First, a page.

I have this theory of cycles, see. Everything in the world goes in cycles.
World economics change in broad cycles. The trouble is, most of us don't live long enough to perceive these broad cycles, nor learn the lessons to be derived therefrom.
Governmental cycles are sometimes so grand that they span several generations. Personal cycles, on the other hand, tend to follow the lunar orbit.
The list goes on endlessly. The stock market, housing surpluses and deficits, clothing styles, you name it.
Right now, we're in a crazy part of a cycle involving automobile prices, especially Ferraris. Lord knows I'm an expert on this subject. I wish that I had retained about 95 percent of the Ferraris I have owned in my lifetime, which in turn is about 95 percent of all the Ferraris ever made! But then, I simply didn't have the foresight to see where I was in that particular cycle.
But this isn't a story about car values. We're supposed to be talking about LM's, right?
I once owned an LM. In fact, I twice owned an LM. The same one. So this is a story about the short but violent cycles through which that particular car travelled in the short time that I knew and loved it.
You know my philosophy; if there is a Ferrari I haven't tried, I should try it. At least once. Maybe more, if the first one was an okay car. I have owned about a half a dozen Lussos and a like number of short-wheel-base Berlinettas, so you can see where my fondness lies.
There was a time in my life when I had never owned an LM, so when one came up for sale in San Francisco at a time in my personal economic cycle when I could afford it, nothing would do but that I buy it. I flew up to San Francisco and met Bob Cooper of Cooper Lumber Company who said, "Here, you drive it and see if you like it." I probably didn't kill the engine more than three or four times before I finally got it rolling, and was then so intimidated that I tried to shift into 2nd at about 3500 r.p.m. Garaunch! I discovered that the LM had a crashbox, and along with it discovered that the car was not accustomed to being shifted at 3500 r.p.m. The next time I ran it up to 7000 r.p.m. before shifting, and discovered that it slipped into the next gear as smoothly as a hot knife through butter. (Or knife through hot butter? I never could keep my cliches straight.)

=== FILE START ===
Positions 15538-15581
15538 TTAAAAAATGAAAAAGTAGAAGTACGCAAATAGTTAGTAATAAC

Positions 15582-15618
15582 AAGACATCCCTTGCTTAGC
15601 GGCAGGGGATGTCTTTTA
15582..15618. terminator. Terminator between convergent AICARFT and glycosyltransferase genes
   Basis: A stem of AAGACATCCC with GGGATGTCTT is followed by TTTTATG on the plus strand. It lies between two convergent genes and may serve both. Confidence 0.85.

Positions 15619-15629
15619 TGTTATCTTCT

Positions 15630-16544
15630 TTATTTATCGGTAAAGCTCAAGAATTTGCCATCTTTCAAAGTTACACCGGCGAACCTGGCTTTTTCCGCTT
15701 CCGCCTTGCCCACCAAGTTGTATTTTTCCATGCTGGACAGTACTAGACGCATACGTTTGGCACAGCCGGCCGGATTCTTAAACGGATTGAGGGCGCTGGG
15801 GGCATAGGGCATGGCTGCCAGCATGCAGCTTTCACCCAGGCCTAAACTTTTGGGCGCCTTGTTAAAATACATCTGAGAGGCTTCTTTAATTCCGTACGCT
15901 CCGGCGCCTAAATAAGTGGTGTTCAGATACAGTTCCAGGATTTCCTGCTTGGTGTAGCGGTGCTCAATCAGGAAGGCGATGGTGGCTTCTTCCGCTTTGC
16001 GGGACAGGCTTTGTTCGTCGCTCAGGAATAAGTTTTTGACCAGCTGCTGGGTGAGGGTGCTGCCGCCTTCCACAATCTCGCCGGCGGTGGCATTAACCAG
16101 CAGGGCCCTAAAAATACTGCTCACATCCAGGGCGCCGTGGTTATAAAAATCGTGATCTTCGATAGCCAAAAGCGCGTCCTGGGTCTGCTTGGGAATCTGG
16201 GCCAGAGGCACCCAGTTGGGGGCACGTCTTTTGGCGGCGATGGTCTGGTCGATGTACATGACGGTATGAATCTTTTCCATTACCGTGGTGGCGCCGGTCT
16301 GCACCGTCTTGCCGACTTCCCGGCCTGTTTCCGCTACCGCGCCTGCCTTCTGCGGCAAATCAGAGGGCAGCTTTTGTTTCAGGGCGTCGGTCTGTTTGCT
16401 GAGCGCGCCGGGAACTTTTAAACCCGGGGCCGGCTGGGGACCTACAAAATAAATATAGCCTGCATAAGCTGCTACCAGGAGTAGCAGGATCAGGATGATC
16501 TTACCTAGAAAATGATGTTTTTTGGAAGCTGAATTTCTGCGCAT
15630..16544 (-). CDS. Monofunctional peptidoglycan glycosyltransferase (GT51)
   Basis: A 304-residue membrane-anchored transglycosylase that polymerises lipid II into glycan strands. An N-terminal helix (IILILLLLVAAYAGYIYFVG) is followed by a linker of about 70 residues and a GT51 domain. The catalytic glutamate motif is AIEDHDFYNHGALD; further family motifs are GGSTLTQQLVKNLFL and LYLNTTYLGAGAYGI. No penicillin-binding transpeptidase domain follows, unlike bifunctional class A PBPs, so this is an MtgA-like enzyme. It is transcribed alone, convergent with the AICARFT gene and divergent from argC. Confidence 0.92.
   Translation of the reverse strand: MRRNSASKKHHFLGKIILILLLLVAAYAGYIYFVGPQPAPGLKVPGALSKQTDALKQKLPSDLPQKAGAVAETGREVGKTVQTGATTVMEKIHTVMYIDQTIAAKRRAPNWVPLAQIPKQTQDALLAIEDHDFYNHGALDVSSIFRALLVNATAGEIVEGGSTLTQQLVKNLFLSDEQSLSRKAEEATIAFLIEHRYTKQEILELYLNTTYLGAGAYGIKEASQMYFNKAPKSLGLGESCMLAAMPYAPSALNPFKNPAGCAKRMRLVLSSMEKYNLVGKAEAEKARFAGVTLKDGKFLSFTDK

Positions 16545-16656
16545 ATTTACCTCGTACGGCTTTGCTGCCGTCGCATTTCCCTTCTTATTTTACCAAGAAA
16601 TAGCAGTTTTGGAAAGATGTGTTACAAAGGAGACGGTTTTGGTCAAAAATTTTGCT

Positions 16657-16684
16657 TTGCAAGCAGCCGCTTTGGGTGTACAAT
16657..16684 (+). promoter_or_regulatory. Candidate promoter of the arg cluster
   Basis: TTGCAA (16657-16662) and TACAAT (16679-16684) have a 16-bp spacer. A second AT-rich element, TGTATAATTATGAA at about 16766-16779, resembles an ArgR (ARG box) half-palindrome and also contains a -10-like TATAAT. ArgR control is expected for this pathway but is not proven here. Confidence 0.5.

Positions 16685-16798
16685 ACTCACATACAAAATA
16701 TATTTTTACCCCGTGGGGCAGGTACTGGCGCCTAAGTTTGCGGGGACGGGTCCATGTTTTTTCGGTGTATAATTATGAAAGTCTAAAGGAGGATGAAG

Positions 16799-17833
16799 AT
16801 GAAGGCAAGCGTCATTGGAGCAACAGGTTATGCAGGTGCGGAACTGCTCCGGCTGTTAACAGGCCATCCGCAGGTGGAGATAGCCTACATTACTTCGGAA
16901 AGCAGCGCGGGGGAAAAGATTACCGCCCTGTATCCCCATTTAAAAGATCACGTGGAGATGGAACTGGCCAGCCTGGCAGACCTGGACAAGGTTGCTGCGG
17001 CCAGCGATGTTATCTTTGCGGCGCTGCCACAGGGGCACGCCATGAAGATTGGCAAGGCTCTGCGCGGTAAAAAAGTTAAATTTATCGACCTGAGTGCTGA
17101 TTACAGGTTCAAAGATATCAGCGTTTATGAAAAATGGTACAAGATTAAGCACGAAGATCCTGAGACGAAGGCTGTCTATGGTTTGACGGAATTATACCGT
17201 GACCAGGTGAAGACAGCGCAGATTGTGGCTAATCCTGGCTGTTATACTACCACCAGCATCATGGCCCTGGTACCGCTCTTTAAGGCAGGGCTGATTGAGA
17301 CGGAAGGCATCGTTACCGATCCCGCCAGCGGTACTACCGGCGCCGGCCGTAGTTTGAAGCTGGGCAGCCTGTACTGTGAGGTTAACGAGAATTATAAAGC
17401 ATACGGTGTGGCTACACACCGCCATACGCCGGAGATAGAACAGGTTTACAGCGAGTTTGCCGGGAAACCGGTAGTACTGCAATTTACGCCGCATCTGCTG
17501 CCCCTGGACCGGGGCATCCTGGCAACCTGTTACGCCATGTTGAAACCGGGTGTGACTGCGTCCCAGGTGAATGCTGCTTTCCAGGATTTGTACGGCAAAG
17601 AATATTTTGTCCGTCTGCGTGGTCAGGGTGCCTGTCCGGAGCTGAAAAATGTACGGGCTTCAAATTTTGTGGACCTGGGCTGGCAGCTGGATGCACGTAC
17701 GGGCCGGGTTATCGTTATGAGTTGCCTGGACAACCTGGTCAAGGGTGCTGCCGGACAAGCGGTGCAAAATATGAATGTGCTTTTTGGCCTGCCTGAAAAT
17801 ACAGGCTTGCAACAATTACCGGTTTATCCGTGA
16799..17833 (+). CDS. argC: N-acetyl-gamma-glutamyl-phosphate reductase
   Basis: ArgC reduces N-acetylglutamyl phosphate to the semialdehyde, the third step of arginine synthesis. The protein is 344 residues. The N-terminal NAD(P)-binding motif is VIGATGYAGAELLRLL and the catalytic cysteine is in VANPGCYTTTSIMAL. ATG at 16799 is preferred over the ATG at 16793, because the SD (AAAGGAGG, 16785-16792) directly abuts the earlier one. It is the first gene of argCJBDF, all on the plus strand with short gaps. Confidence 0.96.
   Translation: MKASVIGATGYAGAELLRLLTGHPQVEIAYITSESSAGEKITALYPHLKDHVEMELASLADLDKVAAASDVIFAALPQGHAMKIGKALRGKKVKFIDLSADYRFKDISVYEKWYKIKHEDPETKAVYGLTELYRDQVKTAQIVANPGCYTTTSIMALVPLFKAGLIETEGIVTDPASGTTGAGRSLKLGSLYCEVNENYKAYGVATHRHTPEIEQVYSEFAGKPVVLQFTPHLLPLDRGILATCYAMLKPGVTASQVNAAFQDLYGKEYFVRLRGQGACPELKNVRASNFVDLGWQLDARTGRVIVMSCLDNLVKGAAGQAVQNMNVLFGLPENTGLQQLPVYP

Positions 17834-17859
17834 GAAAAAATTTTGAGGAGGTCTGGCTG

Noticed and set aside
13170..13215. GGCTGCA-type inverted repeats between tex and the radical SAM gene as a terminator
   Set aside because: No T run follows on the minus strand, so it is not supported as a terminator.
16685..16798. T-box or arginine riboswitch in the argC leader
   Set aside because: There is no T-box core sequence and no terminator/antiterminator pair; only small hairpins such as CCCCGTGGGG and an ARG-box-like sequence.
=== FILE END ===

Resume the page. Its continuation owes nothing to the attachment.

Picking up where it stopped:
Having thus convinced myself that I was truly a winning driver of world championship class, I immediately bought the car and took it on its drive home to Los Angeles. I soon discovered that LM's are very hot cars. This one was particularly hot. The rubber bellows around the pedals were all shot, so that radiator heat blasted in from the floor board. The water pipes running along the door sills didn't help either, nor did the sharply sloped windshield which let an extraordinary amount of hot sun touch the black upholster. The engine heat came right through the fire wall, locate immediately adjacent to my spine. As it turned out, this was the hottest day of the summer of 1967, so all in all, it was not your thrilling drive home.
But I did have a little diversion along the way. I picked up a black-and-white in my rear-view mirror, while travelling down 101. This car, number 5909, had been relegated to street use for a while, and had a speedometer attached. I carefully maintained my speed within the limit, and after four or five miles I saw the black-and-white ease off toward the off-ramp. I maintained my speed, however, and -- sure enough -- he came immediately back on the on-ramp. He did this to me no less than five times, but I was lucky smart enough to maintain my speed throughout the whole exercise.
I finally got the car home, and after several days of r
For a complete look at Sempre Ferrari, you may want to check out the rest of the articles from Volume 5, Issue 3 - June 1998